|US6308741||May 18, 2000||Oct 30, 2001||Salem-Republic Rubber Company||Scuff cover for starter hose or cable|
|US6664466 *||May 21, 2001||Dec 16, 2003||Spirent Communications Of Rockville, Inc.||Multiple shielded cable|
|US6686537 *||Jun 14, 2000||Feb 3, 2004||Belden Wire & Cable Company||High performance data cable and a UL 910 plenum non-fluorinated jacket high performance data cable|
|US6815611 *||Jun 14, 2000||Nov 9, 2004||Belden Wire & Cable Company||High performance data cable|
|US6848619 *||Jul 17, 2000||Feb 1, 2005||Schlumberger Systemes||Micro-controller protected against current attacks|
|US7307211||Jul 31, 2006||Dec 11, 2007||Coleman Cable, Inc.||Served braid leakage current detecting cable|
|US7663061||Oct 23, 2007||Feb 16, 2010||Belden Technologies, Inc.||High performance data cable|
|US7827678||Jan 16, 2009||Nov 9, 2010||General Cable Technologies Corp.||Longitudinal shield tape wrap applicator with edge folder to enclose drain wire|
|US7838773||Nov 15, 2005||Nov 23, 2010||Belden Cdt (Canada) Inc.||High performance telecommunications cable|
|US7897875||Nov 19, 2008||Mar 1, 2011||Belden Inc.||Separator spline and cables using same|
|US7977575||Dec 23, 2009||Jul 12, 2011||Belden Inc.||High performance data cable|
|US7987659||Nov 13, 2006||Aug 2, 2011||Jong Seok Song||Twisted electric heating cables and method for manufacturing thereof|
|US8030571||Jun 30, 2010||Oct 4, 2011||Belden Inc.||Web for separating conductors in a communication cable|
|US8088997||Apr 7, 2009||Jan 3, 2012||Wpfy, Inc.||Metal sheathed cable assembly|
|US8381397||Sep 2, 2010||Feb 26, 2013||General Cable Technologies Corporation||Method for applying a shield tape to insulated conductors|
|US8455762||Sep 22, 2010||Jun 4, 2013||Belden Cdt (Canada) Inc.||High performance telecommunications cable|
|US8497428||Sep 8, 2011||Jul 30, 2013||Belden Inc.||High performance data cable|
|US8536455||Jun 30, 2011||Sep 17, 2013||Belden Inc.||High performance data cable|
|US8546693 *||Aug 4, 2010||Oct 1, 2013||Tyco Electronics Corporation||Cable with twisted pairs of insulated conductors and filler elements|
|US8658900||Apr 7, 2009||Feb 25, 2014||Wpfy, Inc.||Metal sheathed cable assembly|
|US8674228||Sep 2, 2010||Mar 18, 2014||General Cable Technologies Corporation||Longitudinal shield tape wrap applicator with edge folder to enclose drain wire|
|US8946549||Dec 8, 2011||Feb 3, 2015||Wpfy, Inc.||Metal sheathed cable assembly|
|US9006574||Feb 23, 2014||Apr 14, 2015||Furukawa Electric Co., Ltd.||Undersea cable, multilayer tape for water shielding layer of undersea cable, and method for improving fatigue characteristics of undersea cable|
|US9058911 *||Jun 3, 2010||Jun 16, 2015||Yazaki Corporation||Shielded electric wire wrapped with metal foil|
|US20050045365 *||Sep 2, 2004||Mar 3, 2005||Jan Bladh||Cable|
|US20050077066 *||Jun 16, 2004||Apr 14, 2005||Stipes Jason A.||High speed data cable having individually shielded twisted pairs|
|US20100044068 *||Sep 4, 2007||Feb 25, 2010||Biovidvienda S.I.||Subsea umbilical|
|US20120024566 *||Mar 10, 2010||Feb 2, 2012||Katsuo Shimosawa||High-speed differential cable|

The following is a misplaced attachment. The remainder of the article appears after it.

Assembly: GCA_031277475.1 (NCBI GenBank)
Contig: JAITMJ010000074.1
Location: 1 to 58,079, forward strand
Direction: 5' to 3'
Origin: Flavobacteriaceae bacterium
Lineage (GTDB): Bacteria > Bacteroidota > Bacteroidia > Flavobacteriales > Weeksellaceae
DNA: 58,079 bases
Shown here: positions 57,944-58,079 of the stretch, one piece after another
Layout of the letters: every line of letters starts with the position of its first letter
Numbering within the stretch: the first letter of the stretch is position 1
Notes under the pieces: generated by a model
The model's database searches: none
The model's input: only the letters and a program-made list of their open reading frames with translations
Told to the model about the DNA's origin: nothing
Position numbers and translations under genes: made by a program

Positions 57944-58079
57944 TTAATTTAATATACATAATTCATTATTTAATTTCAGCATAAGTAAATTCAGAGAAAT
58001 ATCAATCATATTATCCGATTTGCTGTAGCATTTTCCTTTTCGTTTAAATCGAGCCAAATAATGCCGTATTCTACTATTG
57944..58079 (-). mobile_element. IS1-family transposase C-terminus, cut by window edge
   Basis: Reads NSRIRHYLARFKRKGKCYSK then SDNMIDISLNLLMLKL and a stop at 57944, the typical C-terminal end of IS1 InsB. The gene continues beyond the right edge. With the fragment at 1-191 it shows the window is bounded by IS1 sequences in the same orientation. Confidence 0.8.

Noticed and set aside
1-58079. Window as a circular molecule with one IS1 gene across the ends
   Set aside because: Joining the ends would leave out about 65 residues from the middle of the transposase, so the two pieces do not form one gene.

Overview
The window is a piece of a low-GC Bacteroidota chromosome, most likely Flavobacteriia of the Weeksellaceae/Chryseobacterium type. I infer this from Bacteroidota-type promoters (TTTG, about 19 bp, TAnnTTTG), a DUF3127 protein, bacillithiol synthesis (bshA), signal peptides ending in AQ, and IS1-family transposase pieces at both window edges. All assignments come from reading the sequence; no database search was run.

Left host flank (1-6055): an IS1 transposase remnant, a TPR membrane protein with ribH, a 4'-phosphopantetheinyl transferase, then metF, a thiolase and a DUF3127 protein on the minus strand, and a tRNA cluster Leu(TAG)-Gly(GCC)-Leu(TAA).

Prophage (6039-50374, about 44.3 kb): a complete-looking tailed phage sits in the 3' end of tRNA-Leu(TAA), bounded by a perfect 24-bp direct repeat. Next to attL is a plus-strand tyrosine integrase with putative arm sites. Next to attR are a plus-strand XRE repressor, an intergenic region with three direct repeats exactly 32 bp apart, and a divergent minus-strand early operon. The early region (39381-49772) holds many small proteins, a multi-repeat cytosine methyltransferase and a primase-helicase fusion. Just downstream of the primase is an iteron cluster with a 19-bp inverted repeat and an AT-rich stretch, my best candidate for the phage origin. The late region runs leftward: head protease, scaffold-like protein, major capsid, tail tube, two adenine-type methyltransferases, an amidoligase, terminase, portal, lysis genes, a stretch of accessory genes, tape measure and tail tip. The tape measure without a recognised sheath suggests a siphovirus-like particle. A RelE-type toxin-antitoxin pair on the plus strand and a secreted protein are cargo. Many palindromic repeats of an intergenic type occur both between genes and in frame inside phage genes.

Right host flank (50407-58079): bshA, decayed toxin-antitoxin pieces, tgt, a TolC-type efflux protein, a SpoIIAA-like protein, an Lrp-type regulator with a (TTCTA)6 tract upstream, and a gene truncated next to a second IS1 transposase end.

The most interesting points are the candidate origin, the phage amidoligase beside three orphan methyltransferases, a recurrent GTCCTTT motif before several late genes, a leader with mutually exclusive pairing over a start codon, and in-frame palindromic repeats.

|US20120031643 *||Aug 4, 2010||Feb 9, 2012||Tyco Electronics Corporation||Cable with twisted pairs of insulated conductors and filler elements|
|US20120103648 *||Jun 3, 2010||May 3, 2012||Yazaki Corporation||Shielded electric wire wrapped with metal foil|
|US20140262424 *||Mar 14, 2013||Sep 18, 2014||Delphi Technologies, Inc.||Shielded twisted pair cable|
|EP1196927A1 *||Jun 14, 2000||Apr 17, 2002||BELDEN WIRE & CABLE COMPANY||High performance data cable|
|EP2750144A1 *||Aug 22, 2012||Jul 2, 2014||Furukawa Electric Co., Ltd.||Undersea cable, multilayer tape for water shielding layer of undersea cable, and method for improving fatigue characteristics of undersea cable|
|EP2750144A4 *||Aug 22, 2012||Mar 4, 2015||Furukawa Electric Co Ltd||Undersea cable, multilayer tape for water shielding layer of undersea cable, and method for improving fatigue characteristics of undersea cable|
|WO2001008167A1 *||Jun 14, 2000||Feb 1, 2001||Belden Wire & Cable Co||High performance data cable and a ul 910 plenum non-fluorinated jacket high performance data cable|
|WO2001016964A1 *||Aug 24, 2000||Mar 8, 2001||Belden Wire And Cable Company||High speed data cable having individually shielded twisted pairs|
|WO2006050612A1 *||Nov 15, 2005||May 18, 2006||Belden Cdt Canada Inc||High performance telecommunications cable|
|WO2008059997A1 *||Nov 13, 2006||May 22, 2008||Jong Seok Song||Twisted electric heating cables and method for manufacturing thereof|
|U.S. Classification||174/36, 174/102.00D, 174/10, 174/34, 174/115, 174/108|
|Cooperative Classification||H01B11/1091, H01B11/1016|
|European Classification||H01B11/10H, H01B11/10B|
|May 9, 1994||AS||Assignment|
Owner name: BELDEN WIRE & CABLE COMPANY, INDIANA
Free format text: ASSIGNMENT OF ASSIGNORS INTEREST;ASSIGNOR:GAREIS, GALEN MARK;REEL/FRAME:006981/0281
Effective date: 19940425
|Jul 30, 1996||CC||Certificate of correction|
|Jul 12, 1999||FPAY||Fee payment|
Year of fee payment: 4
|Jul 1, 2003||FPAY||Fee payment|
Year of fee payment: 8
|Sep 2, 2003||AS||Assignment|
|May 3, 2006||AS||Assignment|
Owner name: WACHOVIA BANK, NATIONAL ASSOCIATION, AS ADMINISTRA
Free format text: NOTICE OF GRANT OF SECURITY INTEREST;ASSIGNOR:BELDEN TECHNOLOGIES, INC.;REEL/FRAME:017564/0191
Effective date: 20060120
|May 16, 2007||FPAY||Fee payment|
Year of fee payment: 12
|Apr 29, 2011||AS||Assignment|
Owner name: BELDEN TECHNOLOGIES, INC., MISSOURI
Free format text: RELEASE OF SECURITY INTEREST PREVIOUSLY RECORDED AT REEL/FRAME 17564/191;ASSIGNOR:WELLS FARGO BANK,NATIONAL ASSOCIATION, SUCCESSOR-BY-MERGER TO WACHOVIA BANK, NATIONAL ASSOCIATION, AS ADMINISTRATIVE AGENT;REEL/FRAME:026204/0967
Effective date: 20110425